Today, I want to take you through a simple next-word prediction model built using PyTorch. These models are famous in search applications, Gmail’s Smart Compose feature, which predicts the next words or sentences in emails you want to write.
Google goes into detail on how they build their smart compose feature in their research blog post here. From this, I want to pull out some key learnings and requirements:
- Latency. Latency is important, must generate a response in under 100ms.
- They explored a Sequence to sequence style model (Seq2seq) but found it failed the latency test. Instead, they opted for a Recurrent neural network (RNN) model.
You may be wondering, this blog post came out in 2018 - why am I talking about it now?
The answer is twofold:
- Teach people the basics of an RNN model using PyTorch
- Show applications for use that could help mould user behaviour to get better performance of your models further down the track.
There are many ways to tackle a next word prediction model. For this post, I want to build a bi-directional LSTM model.
LSTM, long term short term memory layers are a type of RNN, that have a more complex structure - comprising of three gates:
- Input gate
- Output gate
- Forget gate These three gates control how much information is allowed to enter, leave or be forgotten within the layer.
LSTMs are special because they can retain long-term memory and they help avoid the vanishing gradient problem that vanilla RNN layers can fall victim to. I really enjoyed this post comparing the two layers in relatively simple terms.
Now, let’s take a look at our model:
import torch import torch.nn as nn import torch.optim as optim import torch.nn.functional as F import pytorch_lightning as pl class BiLstm(pl.LightningModule): def __init__(self, total_words): super().__init__() self.emb = nn.Embedding(total_words, 150) self.lstm = nn.LSTM(150, 150, bidirectional=True, batch_first=True) self.dense = nn.Linear(150 * 2, total_words) def forward(self, x): x = self.emb(x) out, (hidden, cell) = self.lstm(x) cat = torch.cat((hidden[-2,:,:], hidden[-1,:,:]), dim = 1) return self.dense(cat) def training_step(self, train_batch, batch_idx): x, y = train_batch pred = self.forward(x) loss = F.cross_entropy(pred, y.long()) self.log("training_loss", loss) return loss def configure_optimizers(self): optimizer = torch.optim.Adam(self.parameters(), lr=0.01) return optimizer
To help make training easier, I use PyTorch Lightning. This package is wonderful and makes the training loop easier, and the ability to switch between GPUs and CPUs easier.
Let’s break the model down by its layers.
- Embedding layer. Embeddings have come to the forefront with the rise of generative AI. The role that they play here is compressing the potentially mammoth vocabulary size, down to a more manageable dimension of 150 dimensions. You can read more about embeddings here.
- The next layer is our LSTM layers. Note, we make it a bidirectional layer. Meaning the layer will ‘read’ our embeddings from left to right, and right to left. The output size of this is 150.
- Our final layer is our Linear, or fully connected layer. This layer is the ‘prediction’ layer. Note, the input is 150 * 2, this is because of our
bidirectional=Truestatement on our LSTM layer. The output of this layer is simply the number of words we have in our vocabulary.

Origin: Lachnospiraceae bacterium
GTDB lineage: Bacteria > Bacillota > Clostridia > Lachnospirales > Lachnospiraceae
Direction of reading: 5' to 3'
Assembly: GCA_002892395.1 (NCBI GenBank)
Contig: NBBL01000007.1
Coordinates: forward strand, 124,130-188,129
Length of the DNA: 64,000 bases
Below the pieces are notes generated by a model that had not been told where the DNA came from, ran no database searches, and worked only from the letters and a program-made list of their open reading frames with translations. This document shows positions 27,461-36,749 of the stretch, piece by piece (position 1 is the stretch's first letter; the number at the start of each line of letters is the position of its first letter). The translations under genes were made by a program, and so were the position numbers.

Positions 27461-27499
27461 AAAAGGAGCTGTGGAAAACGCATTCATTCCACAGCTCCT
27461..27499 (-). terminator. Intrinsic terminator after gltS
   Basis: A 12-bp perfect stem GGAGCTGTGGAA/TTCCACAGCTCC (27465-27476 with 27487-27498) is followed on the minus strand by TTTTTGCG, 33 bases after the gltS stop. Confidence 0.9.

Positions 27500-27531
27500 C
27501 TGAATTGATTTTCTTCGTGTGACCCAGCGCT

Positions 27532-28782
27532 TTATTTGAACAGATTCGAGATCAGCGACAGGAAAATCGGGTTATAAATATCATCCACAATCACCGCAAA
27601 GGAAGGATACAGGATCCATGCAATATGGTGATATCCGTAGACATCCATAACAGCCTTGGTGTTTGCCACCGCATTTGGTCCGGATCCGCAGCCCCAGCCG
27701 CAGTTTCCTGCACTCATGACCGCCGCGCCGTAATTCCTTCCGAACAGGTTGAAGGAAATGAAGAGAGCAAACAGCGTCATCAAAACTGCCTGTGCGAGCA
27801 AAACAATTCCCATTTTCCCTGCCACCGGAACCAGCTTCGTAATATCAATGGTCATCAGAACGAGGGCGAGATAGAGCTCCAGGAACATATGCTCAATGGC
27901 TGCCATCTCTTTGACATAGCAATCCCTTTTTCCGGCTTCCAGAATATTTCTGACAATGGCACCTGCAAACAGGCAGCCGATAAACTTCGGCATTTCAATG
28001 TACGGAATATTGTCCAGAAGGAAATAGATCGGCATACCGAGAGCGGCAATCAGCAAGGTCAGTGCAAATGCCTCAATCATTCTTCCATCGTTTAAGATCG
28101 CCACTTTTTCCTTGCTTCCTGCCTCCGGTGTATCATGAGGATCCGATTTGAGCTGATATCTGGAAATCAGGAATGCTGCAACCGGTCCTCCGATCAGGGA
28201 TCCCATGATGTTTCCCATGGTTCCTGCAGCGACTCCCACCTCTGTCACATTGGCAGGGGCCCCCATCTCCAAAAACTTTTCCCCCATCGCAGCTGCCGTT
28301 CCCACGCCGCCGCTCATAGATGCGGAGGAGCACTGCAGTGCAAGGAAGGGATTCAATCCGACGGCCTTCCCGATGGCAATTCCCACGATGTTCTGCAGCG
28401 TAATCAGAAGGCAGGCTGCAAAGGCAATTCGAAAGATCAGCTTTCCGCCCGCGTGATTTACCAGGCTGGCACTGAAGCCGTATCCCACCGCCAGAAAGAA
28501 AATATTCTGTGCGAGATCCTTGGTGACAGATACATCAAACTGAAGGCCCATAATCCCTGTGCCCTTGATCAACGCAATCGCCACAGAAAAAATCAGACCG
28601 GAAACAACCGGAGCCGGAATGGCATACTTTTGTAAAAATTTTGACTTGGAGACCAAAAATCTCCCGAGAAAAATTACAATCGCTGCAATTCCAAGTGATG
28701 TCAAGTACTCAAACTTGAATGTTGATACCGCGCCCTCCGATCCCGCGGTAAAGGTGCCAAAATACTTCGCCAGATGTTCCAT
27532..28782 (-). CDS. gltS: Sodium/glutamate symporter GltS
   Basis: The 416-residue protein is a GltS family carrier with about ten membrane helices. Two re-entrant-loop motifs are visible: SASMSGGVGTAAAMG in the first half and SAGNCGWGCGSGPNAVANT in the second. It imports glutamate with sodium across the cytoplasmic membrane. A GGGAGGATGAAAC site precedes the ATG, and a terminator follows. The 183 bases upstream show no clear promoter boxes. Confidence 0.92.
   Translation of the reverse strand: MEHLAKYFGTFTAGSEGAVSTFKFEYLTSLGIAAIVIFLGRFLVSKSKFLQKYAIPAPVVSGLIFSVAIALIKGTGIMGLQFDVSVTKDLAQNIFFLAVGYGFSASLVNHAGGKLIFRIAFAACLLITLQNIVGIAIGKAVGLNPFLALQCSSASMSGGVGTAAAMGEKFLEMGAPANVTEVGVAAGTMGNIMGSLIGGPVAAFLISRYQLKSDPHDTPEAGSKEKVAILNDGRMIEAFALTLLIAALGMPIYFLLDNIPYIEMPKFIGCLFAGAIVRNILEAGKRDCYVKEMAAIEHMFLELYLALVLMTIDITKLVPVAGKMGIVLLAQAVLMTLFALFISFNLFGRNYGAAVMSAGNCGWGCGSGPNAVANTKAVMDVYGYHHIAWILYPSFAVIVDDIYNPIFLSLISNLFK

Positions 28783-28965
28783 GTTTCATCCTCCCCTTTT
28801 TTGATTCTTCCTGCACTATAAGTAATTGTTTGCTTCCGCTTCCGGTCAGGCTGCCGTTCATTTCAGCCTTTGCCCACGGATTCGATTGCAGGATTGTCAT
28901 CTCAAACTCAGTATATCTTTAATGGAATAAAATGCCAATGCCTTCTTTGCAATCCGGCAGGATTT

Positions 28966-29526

Finally, I want to get into the
predict function. The code is presented below.
def predict(x, min_words=5): seed_text = x x = tokenizer.texts_to_sequences([x]) x = pad_sequences([x], maxlen=max_sequence_len-1, padding='pre') x = torch.tensor(x) with torch.no_grad(): word_count = 0 for word in range(min_words): if word_count > 0: inputs = tokenizer.texts_to_sequences([seed_text]) x = pad_sequences([inputs], maxlen=max_sequence_len-1, padding='pre') x = torch.tensor(x) preds = model(x) preds = torch.argmax(preds, axis=1) output_word = list(tokenizer.word_index.keys())[list(tokenizer.word_index.values()).index(preds)] seed_text += " " + output_word word_count += 1 return seed_text
In this function, we have a
seed_text, this could be the start of the sentence. We have a min_words function, indicating that we always want a minimum of five words to be generated.
This works! We get an output!
But, there are ways to make it better. Perhaps the logical way would be to add a probability parameter, eg. Only predict the next word if its probability is greater than x%. We can do this from the output of the
model(x) and pass that through a softmax (
F.softmax()) function - turning the logits into a probability.
Adding in a probabilty parameter also brings us a step closer to the parameters we commonly see on LLMs.
The next logical move would be to incorporate and tokenize so that punctuation remains in the data. This will bring in the chance that the model predicts an end of a sentence, or question mark perhaps - bringing us a step closer to producing higher quality predictions.
Although this is a form of supervised learning, I believe there are benefits to exploring these models outside of just learning.
Prediction models can help predict what to say next, encouraging users to give more details on customer support issues for example.
They can help guide customers to the right term to search within e-commerce or job boards.
Ultimately, being comparatively lightweight to generative models, they can have much lower latency and much lower cost while both increasing the customer experience and helping drive business metrics.